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Orange County

Foes of Tower in Santa Ana Near Goal

A group collecting signatures for a ballot measure against the building need 1,200 more by Wednesday.

August 28, 2004|Jennifer Mena | Times Staff Writer

A small army of residents has fanned across Santa Ana to collect 8,700 signatures by Wednesday to force a referendum on a controversial 37-story office tower.

The group of 50 residents has set up tables in front of stores, approached motorists at fast-food restaurants' drive-through windows, and walked neighborhoods to collect signatures opposing what would be Orange County's tallest building. The group must collect the signatures by Wednesday, the 30th day following the project's approval by the City Council.

Opponents need signatures from 10% of the city's registered voters to place the measure on the ballot in a special election. They say they have about 7,500 and hope to get as many as 4,000 more by the deadline.

On Aug. 2, the Santa Ana City Council gave its final approval to the $86-million, green glass tower to be built by developer Mike Harrah, who owns nearly 3 million square feet of office space in downtown Santa Ana. The building, which would be known as One Broadway Plaza, is expected to bring 2,000 workers into the city each day.

Opponents say the building is out of proportion to the area and will increase traffic, destroy the ambience of historic homes and be an "inappropriate neighbor" to several nearby schools.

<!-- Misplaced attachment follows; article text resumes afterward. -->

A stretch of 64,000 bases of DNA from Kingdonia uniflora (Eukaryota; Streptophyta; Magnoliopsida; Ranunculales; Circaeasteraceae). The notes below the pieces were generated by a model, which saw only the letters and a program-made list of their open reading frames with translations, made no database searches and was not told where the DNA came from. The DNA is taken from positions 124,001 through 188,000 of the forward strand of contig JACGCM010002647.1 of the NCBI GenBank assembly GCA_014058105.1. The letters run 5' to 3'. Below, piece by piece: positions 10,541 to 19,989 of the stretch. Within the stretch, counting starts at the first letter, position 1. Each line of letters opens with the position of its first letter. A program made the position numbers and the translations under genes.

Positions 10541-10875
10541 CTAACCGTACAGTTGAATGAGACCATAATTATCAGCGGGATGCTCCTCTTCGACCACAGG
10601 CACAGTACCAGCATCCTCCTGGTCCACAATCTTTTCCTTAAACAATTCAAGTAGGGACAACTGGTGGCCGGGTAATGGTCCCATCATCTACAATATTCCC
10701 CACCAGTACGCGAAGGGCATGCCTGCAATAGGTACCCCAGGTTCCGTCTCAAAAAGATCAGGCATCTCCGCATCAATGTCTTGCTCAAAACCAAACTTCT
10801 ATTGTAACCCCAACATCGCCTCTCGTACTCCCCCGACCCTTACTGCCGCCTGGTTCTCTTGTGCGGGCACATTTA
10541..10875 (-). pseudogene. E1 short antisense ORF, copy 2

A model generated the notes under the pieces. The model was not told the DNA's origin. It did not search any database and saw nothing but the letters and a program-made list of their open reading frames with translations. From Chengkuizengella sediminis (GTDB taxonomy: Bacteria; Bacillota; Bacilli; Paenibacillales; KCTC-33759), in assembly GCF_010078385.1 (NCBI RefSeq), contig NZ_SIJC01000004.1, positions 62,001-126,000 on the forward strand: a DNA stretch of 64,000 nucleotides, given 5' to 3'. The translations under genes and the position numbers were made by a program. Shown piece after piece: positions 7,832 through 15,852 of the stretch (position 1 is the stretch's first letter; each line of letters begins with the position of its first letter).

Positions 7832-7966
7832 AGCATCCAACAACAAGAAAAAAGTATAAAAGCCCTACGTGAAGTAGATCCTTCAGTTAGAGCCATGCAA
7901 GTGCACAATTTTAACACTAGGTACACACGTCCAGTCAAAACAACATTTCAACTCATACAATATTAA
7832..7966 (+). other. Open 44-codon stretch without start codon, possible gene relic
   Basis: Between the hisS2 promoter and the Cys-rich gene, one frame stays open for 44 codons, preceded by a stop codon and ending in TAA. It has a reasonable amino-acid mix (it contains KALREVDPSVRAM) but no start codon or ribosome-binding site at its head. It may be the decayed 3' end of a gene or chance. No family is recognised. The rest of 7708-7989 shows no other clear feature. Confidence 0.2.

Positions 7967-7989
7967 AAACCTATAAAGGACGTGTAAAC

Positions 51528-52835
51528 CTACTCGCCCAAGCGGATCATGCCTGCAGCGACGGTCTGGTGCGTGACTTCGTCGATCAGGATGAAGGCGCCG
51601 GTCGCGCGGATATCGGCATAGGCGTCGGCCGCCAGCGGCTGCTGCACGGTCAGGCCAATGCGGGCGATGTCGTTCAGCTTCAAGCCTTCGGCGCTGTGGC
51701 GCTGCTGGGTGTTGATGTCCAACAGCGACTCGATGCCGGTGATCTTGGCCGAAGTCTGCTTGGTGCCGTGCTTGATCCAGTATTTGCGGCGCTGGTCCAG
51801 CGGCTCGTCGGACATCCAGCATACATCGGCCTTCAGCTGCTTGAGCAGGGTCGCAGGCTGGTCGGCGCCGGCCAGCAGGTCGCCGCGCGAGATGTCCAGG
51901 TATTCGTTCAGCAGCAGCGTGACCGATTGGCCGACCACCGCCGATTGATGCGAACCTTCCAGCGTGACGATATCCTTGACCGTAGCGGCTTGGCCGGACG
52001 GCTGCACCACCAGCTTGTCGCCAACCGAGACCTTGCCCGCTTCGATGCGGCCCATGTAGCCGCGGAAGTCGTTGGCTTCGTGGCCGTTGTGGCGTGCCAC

The council approved the project 4-1, with Alberta Christy opposing. Two others -- Mayor Miguel Pulido and Councilman Brett Franklin -- abstained, citing potential conflicts of interest.

Foes believe council members misjudged public opinion.

"People think this building is so important that they feel the voters should have a shot at it," said John Barneich, who has collected more than 500 signatures because he believes the building is too tall. "Only about 10% of the people [he's approached] won't sign."

Mary Estrada, who moved to Santa Ana from Newport Beach because she wanted a historic home, signed the petition and then began collecting more signatures. "The building just doesn't belong in that spot. We want to maintain the cultural and historic significance that brings people to the city.... This building does not have cultural or architectural significance for Santa Ana."

Rosa Palacio, 33, a mother of two teens, encountered tower opponents outside a store on Bristol Street. She lives about four blocks from the tower site.

"I don't approve at all of a building like that, particularly near so many schools. It will cause more pollution, and our traffic is already getting worse by the day," she said.

Joann Ramirez, who has mounted opposition to the project for five years, said response to her signature-collecting efforts has been positive. "People are saying they have never even heard about this. They have no idea what has happened. We also have people who know about it who are thankful we've taken this on."

This week, opponents also sent the city clerk a notice of their intention to sue the city to challenge the council's approval of the project's environmental impact report.

Harrah said he will not begin any work until it is clear that he will be able to move forward. "We won't do anything until they are done doing what they are doing. They are holding the city up and the future of the city. They are holding up themselves."

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